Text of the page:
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5 minutes with… Darcy Prather, President of Kalion.

Darcy.jpg“One of the greatest challenges dealing with technology this early in the supply chain is that it often requires you to re-think how you might operate throughout the value chain.”

Our world demands more materials and polymers to respect the environment and transfer the billions spent on our oil based industries to renewable sources. The challenge arises when striking the balance between these desires and the practicalities of paying more for renewable substitutes. This means that more chemical companies are refining their production processes and the strategies they use to become more competitive on price. Kalionbased in Massachusetts is using glucaric acid to provide the low cost molecule in the biomass industry. The green renewable company is still at its early stages in industrial biotech growth but hopes to transform the traditional chemical industry by providing low-cost access to glucaric. In this weeks feature we spoke to the President of the company, Darcy Prather; with his impressive background in the industry it was insightful to find out his opinions on the bioeconomy.

Emily ODowd (EOD): What first inspired you to enter the industry?

Darcy Prather (DP): First and foremost it was my passion, and this passion led me to study Science Technology and Society as one of my majors at Massachusetts Institute of Technology. I love creating new ideas which can have an entirely new class of chemical structures that can in turn have a positive impact on the way society can operate. I have also been very inspired by my wife who is a brilliant engineer and solved some hard technical challenges in her role as a professor at Massachusetts Institute of Technology.

EOD: What advice would you give for anyone wishing to start working in the bioeconomy?

DP: It is very important to be prepared to learn about the extensive range of technologies and industries there are. One of the greatest challenges dealing with technology this early in the supply chain is that it often requires you to re-think how you might operate throughout the value chain. However, you can minimise this disruption by taking the time to learn and understand your industrys needs and requirements.

EOD: What do you like most about your role?

DP: The ability to craft our path through the treacherous waters that every start-up faces and the immense amount of learning of diverse fields required to be a good navigator.

EOD: What has been one of the biggest challenges that youve faced?

DP: I think money has to be a universal answer for most start-ups.But the more interesting answer is our desire to learn enough in these new fields to add value. At Kalion, we understand our micro-organisms very well but we need to find partners in diverse fields like coatings, adhesives, fibres and packaging. Then hopefully synergies can be achieved and value can be created.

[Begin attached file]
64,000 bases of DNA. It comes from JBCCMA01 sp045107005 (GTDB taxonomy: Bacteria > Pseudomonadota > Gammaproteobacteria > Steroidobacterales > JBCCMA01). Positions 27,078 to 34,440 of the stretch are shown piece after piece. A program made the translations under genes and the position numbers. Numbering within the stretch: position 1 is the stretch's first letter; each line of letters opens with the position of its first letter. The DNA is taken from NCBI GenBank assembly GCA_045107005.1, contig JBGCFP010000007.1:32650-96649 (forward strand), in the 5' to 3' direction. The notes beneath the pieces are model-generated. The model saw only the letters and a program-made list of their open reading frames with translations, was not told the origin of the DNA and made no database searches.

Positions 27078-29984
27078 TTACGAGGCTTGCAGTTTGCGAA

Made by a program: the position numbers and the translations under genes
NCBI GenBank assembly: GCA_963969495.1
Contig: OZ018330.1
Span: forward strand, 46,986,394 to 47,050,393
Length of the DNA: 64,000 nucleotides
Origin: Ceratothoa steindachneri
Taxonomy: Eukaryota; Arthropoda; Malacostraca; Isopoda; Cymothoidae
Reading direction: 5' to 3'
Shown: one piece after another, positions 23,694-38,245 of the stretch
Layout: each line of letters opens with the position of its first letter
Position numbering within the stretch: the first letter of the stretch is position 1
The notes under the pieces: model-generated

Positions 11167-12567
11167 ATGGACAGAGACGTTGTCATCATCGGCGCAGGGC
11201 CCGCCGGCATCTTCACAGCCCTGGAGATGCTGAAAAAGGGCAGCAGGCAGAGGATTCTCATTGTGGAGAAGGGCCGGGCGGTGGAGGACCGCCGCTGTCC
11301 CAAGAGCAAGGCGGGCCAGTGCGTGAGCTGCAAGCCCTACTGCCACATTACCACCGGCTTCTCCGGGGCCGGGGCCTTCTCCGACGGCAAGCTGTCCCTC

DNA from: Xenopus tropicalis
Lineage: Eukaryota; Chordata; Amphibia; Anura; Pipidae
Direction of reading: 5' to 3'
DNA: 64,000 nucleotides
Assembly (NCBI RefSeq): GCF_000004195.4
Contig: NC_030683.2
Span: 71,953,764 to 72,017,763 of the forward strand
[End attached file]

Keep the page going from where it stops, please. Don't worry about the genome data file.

EOD: How should the government incentivise further investment in the bio-based industry?

DP: Incentives need to be created so that start-ups can validate their technology sufficiently in order to reduce risk. Therefore, larger companies would need to be able to see the possibilities for new platform molecules. The traditional approach of focusing purely on drop-ins was based on a view that we need to limit the amount of change. We will obtain the biggest and most innovative breakthroughs by fulfilling the promise of the biomass economy and focusing ways to maximise their uses and values. If we capitalise their values we can monetizetheir impact on society and potentially create new jobs.
Kalion is working with the US Dept of Energy's Advanced Biofuels and Bioproduct Process Demonstration Unit (ABPDU), a facility run by Berkeley Lab, to reach full manufacturing-scale production of glucaric acid and glucuronic acid. (Credit: Akash Narani and Deepti Tanjore/Kalion).EOD: What are somKalion.jpge of the latest projects that youve been working on?

DP: We have been furiously working to bring the highest purity glucaric acid to market for nutraceutical and pharma applications.We’ve also been developing a new product for the nutraceutical market. Our academic partner at NC State is creating great value using the high purity glucaric acid as a plasticerizer as well. Our partners at the University of Akron have found different ways to use glucaric acid in combination with traditional polymers to create greater value.

EOD: Where would you like to see Kalion in five years time?

DP: We’d like to see Kalion delivering the value for glucaric acid and our other products.We know that in 2018 we have high value product opportunities that we can deliver a sustainable competitive advantage on by just executing.By 2020 we want to be delivering the same margin potential in polymers and coatings because of the value add that we are find with glucaric acid.

Our last 5 minutes with…Mark Remmert, CEO of Green Dot Bioplastics.

Bio-Based World News will bring this 5 minute feature to our readers every week. This will able to put a face to the brandand provide established businesses and new start-ups the crucial advise they need in this industry. If you would like to be interviewed about your own bio-based/sustainable business then please

What’s are this month’s most read articles?

How could a sustainable alternative to bricks revolutionise the construction world?

How are researchers using silk to create large scale biotechnology solutions?

How could renewable car tyres be made from grass clippings in your back garden?

How orange peel is inspiring a new alternative to plastic packaging.

Biohacking: Everything you need to know about DIY biology

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